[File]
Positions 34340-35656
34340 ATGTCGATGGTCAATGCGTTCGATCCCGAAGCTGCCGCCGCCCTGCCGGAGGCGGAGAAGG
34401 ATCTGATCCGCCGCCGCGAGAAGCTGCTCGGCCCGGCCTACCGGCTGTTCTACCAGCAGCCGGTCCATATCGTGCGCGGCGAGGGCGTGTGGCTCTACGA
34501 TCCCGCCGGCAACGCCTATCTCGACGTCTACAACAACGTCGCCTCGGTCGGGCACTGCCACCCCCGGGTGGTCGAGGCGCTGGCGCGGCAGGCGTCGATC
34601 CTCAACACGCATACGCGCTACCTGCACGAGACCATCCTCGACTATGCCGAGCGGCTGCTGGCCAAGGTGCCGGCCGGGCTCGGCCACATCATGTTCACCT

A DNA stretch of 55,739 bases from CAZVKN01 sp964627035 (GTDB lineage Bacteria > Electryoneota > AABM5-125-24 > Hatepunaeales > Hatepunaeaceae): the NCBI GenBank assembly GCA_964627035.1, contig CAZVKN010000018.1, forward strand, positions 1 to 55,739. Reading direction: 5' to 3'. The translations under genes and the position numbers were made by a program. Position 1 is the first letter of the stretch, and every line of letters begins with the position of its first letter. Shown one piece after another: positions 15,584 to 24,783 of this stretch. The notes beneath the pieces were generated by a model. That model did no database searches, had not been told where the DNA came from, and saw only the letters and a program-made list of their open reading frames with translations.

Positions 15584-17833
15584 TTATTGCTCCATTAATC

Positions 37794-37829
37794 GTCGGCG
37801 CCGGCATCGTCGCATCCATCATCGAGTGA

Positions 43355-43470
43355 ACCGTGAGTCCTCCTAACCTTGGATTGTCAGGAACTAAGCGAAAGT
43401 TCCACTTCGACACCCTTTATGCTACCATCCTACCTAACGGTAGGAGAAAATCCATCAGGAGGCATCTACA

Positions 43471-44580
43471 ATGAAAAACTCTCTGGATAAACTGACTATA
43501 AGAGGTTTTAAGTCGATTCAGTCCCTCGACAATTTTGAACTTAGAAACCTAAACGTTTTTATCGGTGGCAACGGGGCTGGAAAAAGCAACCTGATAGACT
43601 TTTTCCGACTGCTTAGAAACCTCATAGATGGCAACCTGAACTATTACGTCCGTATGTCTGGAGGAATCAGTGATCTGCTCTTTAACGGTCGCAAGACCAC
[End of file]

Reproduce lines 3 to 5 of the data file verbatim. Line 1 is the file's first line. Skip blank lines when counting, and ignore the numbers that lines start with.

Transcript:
34401 ATCTGATCCGCCGCCGCGAGAAGCTGCTCGGCCCGGCCTACCGGCTGTTCTACCAGCAGCCGGTCCATATCGTGCGCGGCGAGGGCGTGTGGCTCTACGA
34501 TCCCGCCGGCAACGCCTATCTCGACGTCTACAACAACGTCGCCTCGGTCGGGCACTGCCACCCCCGGGTGGTCGAGGCGCTGGCGCGGCAGGCGTCGATC
34601 CTCAACACGCATACGCGCTACCTGCACGAGACCATCCTCGACTATGCCGAGCGGCTGCTGGCCAAGGTGCCGGCCGGGCTCGGCCACATCATGTTCACCT